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The Second Dáil was Dáil Éireann as it convened from 16th August, 1921 until 8th June, 1922. From 1919-1922 Dáil Éireann was the revolutionary parliament of the self-proclaimed Irish Republic. The Second Dáil consisted of members elected in 1921. One of its most important acts was to bring an end to the War of Independence by ratifying the controversial Anglo-Irish Treaty.

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Elections of 1921

In 1920, in the middle of the Anglo-Irish War, the British Government passed the Government of Ireland Act. This was intended to find a solution to the "Irish problem" by partitioning Ireland into two parts, each of which would have a separate home rule parliament. In 1921 the first elections were held to these new bodies. One general election occurred to the House of Commons of Northern Ireland, and another to the House of Commons of Southern Ireland. In both jurisdictions the electoral system used was the single transferable vote.

Sinn Féin nationalists participated in these elections but refused to recognise the new home rule parliaments. Instead the party treated the elections in both parts of Ireland as elections to the Second Dáil. Thus the Second Dáil theoretically consisted of members elected in both parts of Ireland.

The general election to the Northern Ireland House of Commons occurred on 24th May. Of 52 seats, forty were won by Unionists, six by moderate nationalists and six by Sinn Féin. No actual polling took place in Southern Ireland as all 128 candidates were returned unopposed. Of these, 124 were won by Sinn Féin and four by independent Unionists representing the University of Dublin (Trinity College). Only Sinn Féin candidates recognised the Dáil and five of these had been elected in two constituencies, one in each part of Ireland, so the total number of members who assembled in the Second Dáil was 125 1.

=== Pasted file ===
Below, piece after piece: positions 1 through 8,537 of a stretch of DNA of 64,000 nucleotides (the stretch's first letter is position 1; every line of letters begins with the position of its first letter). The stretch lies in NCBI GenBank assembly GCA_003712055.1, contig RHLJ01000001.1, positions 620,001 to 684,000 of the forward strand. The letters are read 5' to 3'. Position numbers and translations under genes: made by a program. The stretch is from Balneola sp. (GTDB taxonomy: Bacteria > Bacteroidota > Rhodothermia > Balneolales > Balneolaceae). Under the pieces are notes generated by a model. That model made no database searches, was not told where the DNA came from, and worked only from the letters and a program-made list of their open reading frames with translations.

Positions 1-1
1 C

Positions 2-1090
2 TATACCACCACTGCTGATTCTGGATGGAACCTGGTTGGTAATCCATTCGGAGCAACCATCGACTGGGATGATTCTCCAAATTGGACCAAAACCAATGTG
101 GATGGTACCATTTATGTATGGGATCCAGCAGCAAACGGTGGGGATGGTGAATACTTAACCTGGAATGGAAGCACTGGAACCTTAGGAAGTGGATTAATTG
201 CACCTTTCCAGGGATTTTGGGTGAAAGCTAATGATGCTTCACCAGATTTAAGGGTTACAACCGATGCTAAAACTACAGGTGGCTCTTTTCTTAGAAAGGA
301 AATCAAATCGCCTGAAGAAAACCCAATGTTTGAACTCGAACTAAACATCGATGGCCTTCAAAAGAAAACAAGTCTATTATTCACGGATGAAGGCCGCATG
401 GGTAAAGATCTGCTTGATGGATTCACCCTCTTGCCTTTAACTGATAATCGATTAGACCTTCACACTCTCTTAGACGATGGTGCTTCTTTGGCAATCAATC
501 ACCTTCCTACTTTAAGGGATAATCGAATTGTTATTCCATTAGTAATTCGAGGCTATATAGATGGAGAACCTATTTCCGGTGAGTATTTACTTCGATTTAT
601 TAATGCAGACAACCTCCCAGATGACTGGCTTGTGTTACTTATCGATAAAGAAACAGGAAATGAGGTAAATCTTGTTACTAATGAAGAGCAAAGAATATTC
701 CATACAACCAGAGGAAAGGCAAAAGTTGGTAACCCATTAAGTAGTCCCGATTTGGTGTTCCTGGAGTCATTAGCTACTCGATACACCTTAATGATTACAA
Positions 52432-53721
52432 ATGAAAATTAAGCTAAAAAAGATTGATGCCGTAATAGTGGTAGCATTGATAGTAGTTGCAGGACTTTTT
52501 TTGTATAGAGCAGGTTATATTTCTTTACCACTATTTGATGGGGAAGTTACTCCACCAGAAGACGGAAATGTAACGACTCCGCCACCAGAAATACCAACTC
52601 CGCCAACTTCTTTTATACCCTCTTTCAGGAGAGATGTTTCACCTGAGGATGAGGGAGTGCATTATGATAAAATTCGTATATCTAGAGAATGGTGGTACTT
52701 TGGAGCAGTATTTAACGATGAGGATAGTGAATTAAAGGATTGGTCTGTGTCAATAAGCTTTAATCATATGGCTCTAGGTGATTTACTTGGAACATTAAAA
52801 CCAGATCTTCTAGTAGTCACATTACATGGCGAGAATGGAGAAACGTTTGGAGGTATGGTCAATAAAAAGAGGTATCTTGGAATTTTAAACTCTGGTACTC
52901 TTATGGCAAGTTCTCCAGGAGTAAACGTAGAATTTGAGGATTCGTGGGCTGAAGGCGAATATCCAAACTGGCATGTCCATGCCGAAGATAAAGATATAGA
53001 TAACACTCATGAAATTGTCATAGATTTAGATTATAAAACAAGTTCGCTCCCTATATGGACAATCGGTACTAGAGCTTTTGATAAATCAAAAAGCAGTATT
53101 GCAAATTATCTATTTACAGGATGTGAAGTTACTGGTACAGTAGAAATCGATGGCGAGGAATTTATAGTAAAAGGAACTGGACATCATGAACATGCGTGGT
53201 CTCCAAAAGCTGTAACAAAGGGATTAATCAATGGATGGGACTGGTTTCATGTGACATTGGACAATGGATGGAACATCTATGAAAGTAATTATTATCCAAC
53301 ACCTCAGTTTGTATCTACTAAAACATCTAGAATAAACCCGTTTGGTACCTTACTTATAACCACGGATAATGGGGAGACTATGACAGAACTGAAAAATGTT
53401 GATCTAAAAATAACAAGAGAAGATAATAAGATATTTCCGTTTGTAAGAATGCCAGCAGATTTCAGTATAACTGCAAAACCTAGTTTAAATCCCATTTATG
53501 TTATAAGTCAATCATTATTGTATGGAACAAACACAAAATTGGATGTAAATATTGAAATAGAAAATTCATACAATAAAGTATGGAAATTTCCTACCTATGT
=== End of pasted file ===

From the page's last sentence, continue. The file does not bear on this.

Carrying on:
The Treaty

During the Second Dáil the Irish Republic and the British Government of Lloyd George agreed to hold peace negotiations. As President of Dáil Éireann Eamon de Valera was the highest official in the Republic at this time but was notionally only the head of government. In August 1921, in order to strengthen his side's hand the in negotiations, he had the Second Dáil amend the Republic's brief Dáil Constitution to grant him the title President of the Republic. The purpose of this change was to impress upon the British the Republican belief that the negotiations were between two sovereign states with delegates accredited by their respective heads of state: the British king and the Irish president.

On 14th September, 1921 the Dáil ratified the appointment of Arthur Griffith, Michael Collins, R.C. Barton, E.J. Duggan and George Gavan Duffy as envoys plenipotentiary for the peace conference in England. Of the five only Collins, Griffith and Barton were members of the cabinet. These envoys eventually signed the Anglo-Irish Treaty on 6th December. After almost a month of acrimonious debate the treaty was formally ratified by Dáil Éireann on 7th January, 1922. The vote went 64 in favour to 57 against. In the vote the deputies who represented more than one constituency were each only permitted to vote once.

To satisfy the requirements of the British constitution, the treaty also had to be ratified by the House of Commons of Southern Ireland. Thus Irish nationalists ended their boycott of the home rule parliament to attend the southern House of Commons as MPs. This they did alongside the four Unionist MPs who had refused to recognise the Dáil. In this way the treaty was ratified a second time.

Under the terms of the Anglo-Irish Treaty a provisional parliament, considered by nationalists to be the Third Dáil, was elected on the 16th June. This parliament was recognised both by nationalists and the British Government and so replaced both the Parliament of Southern Ireland and the Second Dáil with a single body.

Footnote

1. The five TDs (MPs) elected for two constituencies were Michael Collins, Eamon de Valera, Arthur Griffith, Sean Milroy and Eoin MacNeill.

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